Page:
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Patients with extensive ulcerative colitis are entered into surveillance programs that aim to detect premalignant changes. Biopsy specimens have been collected in the St Mark's Hospital (London) surveillance program over a 22-year-period. Specimens from patients reported as having dysplasia were reexamined. A total of 207 biopsy specimens from 86 patients were graded by five experienced pathologists according to the severity of the dysplasia. The overall agreement between the pathologists grading the specimens was poor; each pair agreed on between 42% and 65% of the slides. The best agreement was for slides that were said to show no dysplasia. Comparison with clinical outcome indicated that the pathologists most likely to diagnose dysplasia in patients with carcinoma were also likely to diagnose dysplasia in patients who did not go on to develop carcinoma. Calculating an average grade of dysplasia did not significantly improve diagnostic accuracy. Despite the findings of this interobserver study, dysplasia has been a successful marker in clinical practice. Pathologists should ensure that they have access to previous slides from the same patient and adequate clinical information before reporting biopsies as positive for dysplasia. An additional biopsy should usually be undertaken before surgery is considered.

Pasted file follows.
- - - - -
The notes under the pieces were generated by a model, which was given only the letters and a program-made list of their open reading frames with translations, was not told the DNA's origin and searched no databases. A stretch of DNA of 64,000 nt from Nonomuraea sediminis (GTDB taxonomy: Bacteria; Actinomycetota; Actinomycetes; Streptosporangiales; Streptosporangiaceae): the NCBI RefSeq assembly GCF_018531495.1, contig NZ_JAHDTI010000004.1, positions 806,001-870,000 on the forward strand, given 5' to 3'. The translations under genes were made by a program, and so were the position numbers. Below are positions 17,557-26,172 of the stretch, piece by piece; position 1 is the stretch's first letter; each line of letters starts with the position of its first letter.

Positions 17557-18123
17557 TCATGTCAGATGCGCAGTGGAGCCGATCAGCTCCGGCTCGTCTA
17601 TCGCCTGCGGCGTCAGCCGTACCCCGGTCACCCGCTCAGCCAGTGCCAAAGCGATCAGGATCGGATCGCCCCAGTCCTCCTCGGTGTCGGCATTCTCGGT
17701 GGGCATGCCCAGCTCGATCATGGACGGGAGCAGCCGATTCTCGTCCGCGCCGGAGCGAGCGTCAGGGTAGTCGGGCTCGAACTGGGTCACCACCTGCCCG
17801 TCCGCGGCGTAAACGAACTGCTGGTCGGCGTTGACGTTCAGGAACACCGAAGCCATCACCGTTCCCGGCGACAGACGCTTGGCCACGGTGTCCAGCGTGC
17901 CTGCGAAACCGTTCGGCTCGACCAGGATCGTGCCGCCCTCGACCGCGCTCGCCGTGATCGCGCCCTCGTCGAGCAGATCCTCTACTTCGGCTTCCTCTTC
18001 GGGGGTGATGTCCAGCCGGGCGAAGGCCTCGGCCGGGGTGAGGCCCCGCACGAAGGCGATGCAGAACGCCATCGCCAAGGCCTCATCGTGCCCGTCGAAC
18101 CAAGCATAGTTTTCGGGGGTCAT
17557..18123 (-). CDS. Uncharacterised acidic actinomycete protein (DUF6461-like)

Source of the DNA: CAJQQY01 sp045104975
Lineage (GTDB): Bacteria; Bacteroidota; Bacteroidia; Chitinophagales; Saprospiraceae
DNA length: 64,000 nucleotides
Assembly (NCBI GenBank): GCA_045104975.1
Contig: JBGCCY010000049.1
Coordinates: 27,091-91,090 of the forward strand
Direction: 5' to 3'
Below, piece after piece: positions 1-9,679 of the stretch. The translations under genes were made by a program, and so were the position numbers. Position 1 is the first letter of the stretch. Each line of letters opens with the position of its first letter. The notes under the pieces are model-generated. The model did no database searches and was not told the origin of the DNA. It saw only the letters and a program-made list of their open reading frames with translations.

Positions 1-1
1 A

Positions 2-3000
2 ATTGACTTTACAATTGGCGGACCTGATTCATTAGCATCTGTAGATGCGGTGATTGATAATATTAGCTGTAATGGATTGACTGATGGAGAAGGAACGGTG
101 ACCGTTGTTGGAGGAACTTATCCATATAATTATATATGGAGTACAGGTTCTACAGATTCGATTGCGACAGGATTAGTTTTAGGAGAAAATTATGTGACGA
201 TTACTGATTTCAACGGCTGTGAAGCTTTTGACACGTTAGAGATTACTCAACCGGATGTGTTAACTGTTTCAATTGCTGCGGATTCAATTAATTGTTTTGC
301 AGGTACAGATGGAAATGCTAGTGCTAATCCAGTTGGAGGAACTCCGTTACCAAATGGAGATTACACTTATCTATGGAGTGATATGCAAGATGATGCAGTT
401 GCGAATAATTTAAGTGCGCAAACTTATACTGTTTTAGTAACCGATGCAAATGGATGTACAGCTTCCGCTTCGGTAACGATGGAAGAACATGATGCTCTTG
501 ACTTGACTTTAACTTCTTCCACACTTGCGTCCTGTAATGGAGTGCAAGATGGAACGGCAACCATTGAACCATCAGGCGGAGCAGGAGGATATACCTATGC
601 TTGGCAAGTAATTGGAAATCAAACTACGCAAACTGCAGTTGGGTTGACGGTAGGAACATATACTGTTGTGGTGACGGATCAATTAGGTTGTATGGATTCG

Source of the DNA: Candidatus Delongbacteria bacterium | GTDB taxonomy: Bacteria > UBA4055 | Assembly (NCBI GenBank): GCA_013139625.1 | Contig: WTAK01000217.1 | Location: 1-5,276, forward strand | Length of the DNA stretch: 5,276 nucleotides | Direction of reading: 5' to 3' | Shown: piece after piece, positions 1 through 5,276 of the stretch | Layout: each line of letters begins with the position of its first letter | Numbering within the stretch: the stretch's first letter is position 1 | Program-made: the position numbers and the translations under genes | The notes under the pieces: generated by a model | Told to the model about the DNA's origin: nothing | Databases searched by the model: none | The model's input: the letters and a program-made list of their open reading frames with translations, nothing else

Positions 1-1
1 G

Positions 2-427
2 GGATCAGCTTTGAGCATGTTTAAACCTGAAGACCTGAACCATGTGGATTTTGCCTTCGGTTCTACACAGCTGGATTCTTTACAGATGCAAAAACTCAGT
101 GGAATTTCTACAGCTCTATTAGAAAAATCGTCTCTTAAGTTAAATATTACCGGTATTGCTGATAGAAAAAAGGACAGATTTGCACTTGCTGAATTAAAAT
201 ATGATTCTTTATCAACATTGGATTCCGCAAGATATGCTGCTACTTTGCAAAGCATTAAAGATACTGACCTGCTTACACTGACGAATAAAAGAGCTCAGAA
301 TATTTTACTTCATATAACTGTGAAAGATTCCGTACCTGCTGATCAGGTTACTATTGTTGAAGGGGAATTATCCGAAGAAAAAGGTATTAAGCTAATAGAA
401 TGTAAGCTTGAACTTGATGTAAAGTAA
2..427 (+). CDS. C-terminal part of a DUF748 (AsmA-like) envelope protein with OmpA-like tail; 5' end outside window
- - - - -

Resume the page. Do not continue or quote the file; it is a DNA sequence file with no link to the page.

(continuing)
Type

Journal article

Journal

Hum Pathol

Publication Date

10/1989

Volume

20

Pages

1008 - 1014

Keywords

Biopsy, Colitis, Ulcerative, Female, Humans, Inflammation, Male, Middle Aged, Prognosis